Robert Larson’s Art Made with Cigarette Packets Plumbs the History of Tobacco

  • Installation view of “Robert Larson: Processing Commitment” at CES Gallery, Los Angeles. Courtesy CES Gallery and the artist

    Installation view of “Robert Larson: Processing Commitment” at CES Gallery, Los Angeles. Courtesy CES Gallery and the artist

Streets, sidewalks, empty lots, and back alleys—this is the urban landscape that Santa Cruz-based artist Robert Larson navigates in order to source materials for his works. The artist has spent more than 20 years searching for particular types of cigarette and matchbook packaging, which he uses to create patterned, geometric, and as of recently, metallic, works that engage the history of tobacco and its crucial influence on our culture. The painstaking act of collecting means that it takes months and sometimes years to complete just one work. Artsy caught up with the artist to learn more about his current exhibition “Processing Commitment” at CES Gallery and the lengths he goes to find this paraphernalia.

Artsy: Can you speak to your interest in cigarette packets? Why has this object—and the culture of smoking—dominated your work?


Robert Larson: Over the years—since I first started working with discarded cigarette packaging in 1991—my appreciation for the subject’s literal significance and symbolic and metaphoric potential has grown tremendously. Tobacco’s place in world history and particularly the history of the American colonies, the United States, and of course Native American culture is enormous. That my investigation takes place largely in the landscape of its continental origins has special resonance when examining its transmutation from sacred plant to global commodity.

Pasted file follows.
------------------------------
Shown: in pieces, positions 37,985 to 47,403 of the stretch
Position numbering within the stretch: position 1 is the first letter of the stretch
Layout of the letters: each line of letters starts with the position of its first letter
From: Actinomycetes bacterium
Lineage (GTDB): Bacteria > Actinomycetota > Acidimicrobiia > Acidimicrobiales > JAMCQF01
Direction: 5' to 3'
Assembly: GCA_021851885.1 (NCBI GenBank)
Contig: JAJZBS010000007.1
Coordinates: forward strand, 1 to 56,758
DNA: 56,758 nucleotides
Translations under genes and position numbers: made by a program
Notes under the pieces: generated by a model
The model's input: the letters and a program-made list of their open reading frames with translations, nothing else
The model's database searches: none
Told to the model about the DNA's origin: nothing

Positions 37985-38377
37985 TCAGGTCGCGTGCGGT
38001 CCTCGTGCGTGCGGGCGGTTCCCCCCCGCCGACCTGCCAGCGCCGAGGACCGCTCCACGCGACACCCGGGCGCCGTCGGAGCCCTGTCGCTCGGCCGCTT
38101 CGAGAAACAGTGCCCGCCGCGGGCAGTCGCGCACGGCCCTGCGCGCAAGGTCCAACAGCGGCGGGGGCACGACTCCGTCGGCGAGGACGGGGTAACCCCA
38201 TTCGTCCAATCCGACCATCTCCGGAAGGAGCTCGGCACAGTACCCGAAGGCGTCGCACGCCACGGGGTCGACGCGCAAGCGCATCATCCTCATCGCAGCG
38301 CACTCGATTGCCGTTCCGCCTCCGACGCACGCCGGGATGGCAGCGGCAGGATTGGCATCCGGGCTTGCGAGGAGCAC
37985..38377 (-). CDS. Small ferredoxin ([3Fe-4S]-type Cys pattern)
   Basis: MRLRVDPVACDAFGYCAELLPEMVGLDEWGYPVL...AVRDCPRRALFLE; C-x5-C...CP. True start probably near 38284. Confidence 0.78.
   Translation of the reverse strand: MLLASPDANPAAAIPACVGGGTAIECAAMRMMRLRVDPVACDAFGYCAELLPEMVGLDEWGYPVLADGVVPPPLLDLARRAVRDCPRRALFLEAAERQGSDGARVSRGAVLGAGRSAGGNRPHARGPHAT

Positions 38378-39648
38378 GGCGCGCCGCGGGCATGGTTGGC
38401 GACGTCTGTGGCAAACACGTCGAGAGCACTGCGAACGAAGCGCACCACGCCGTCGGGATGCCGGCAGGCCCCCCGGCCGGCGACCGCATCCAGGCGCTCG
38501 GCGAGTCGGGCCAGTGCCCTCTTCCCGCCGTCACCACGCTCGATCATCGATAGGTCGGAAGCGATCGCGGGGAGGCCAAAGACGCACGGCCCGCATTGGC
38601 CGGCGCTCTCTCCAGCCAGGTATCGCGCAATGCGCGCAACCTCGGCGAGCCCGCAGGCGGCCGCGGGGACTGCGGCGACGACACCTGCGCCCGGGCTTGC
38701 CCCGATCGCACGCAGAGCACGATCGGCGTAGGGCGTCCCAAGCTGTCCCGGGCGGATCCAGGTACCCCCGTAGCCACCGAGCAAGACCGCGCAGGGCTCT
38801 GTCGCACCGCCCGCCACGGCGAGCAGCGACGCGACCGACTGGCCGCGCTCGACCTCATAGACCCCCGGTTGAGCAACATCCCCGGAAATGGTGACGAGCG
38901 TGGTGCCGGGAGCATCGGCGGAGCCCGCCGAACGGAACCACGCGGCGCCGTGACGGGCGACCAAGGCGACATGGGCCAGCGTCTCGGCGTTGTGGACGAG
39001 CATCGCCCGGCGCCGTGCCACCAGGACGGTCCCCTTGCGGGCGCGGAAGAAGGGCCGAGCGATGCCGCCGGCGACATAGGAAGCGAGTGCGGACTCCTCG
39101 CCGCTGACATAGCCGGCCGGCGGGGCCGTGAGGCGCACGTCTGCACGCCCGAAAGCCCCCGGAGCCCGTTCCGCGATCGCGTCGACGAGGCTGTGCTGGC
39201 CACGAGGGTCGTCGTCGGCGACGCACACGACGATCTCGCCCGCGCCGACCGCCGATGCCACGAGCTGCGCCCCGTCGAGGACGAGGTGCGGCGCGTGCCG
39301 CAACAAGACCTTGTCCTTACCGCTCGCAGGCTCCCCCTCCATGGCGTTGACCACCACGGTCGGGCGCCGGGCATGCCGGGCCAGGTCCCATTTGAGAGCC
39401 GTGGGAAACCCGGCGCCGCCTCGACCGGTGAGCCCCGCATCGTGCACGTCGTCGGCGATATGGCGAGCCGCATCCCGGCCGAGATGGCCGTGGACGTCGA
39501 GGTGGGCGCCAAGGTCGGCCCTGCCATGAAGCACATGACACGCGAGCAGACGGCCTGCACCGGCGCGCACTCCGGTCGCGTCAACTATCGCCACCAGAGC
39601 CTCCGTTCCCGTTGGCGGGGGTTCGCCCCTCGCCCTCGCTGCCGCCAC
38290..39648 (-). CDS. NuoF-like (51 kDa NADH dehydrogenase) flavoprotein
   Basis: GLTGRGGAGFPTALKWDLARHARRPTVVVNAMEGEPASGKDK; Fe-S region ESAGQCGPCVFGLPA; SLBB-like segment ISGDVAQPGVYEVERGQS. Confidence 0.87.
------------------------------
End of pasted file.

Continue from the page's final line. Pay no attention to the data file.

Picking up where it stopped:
My interest in the subject was first spurred by looking at it through the lens of art and art history. I saw Andy Warhol’s Campbell’s soup cans reflected in reverse in Marlboro’s mirrored image—red, white, black, and gold symmetry, both iconic American brands but with very different associative sentiments and content. Ideas came to mind that resonated with the rough urban American landscape I found them in, and these in turn contrasted strikingly with the images that have been put forth by Madison Avenue advertisers. I looked around and thought—this too is Marlboro Country.

Artsy: What do you hope to express through the works in “Processing Commitment”?


RL: First, I want people to get excited about what can be discovered in our everyday surroundings through close and careful observation—and to revel in how extraordinary things can be done with the most mundane and overlooked things around us. Most importantly, I would like to inspire a sense of urgent yet contemplative self-reflection that engages the individual and their sense of being part of a larger collective body. A communal introspection, if you will, that looks at difficult shared truths and addresses these truths in a creative, transformative manner that ultimately transcends their topicality and weaves contemporary concerns with those that are universal and timeless. 

Artsy: How does your method of collecting these objects relate to your creative process?


RL: Walking is a very personal, meditative and, contemplative practice for me. Every step of my creative process is influenced by the virtues of the inherent slow, deliberate pace of walking and the unique opportunity it affords for one to observe and reflect.  


I think that the receptive spirit that observation and collecting fosters has shaped my sensibility both visually and conceptually when it comes to notions of painting, mark making, and an artist’s approach to such engagement. While my work continues to explore the realm of painting without tactile trace of the artist’s hand, touch is paramount. Hundreds of unnamed people touched the matchbooks, used them, consumed them, and discarded them, a collaboration of many persons unwittingly moving the items forward, in this case, towards art. On the surface, their touch, like mine, remains invisible and therein lies a tantalizing paradox—overwhelming evidence of human activity and individual anonymity.

—Rachel Will


Processing Commitment” is on view at CES Gallery, Los Angeles, Sep. 19 – Oct. 31, 2015.


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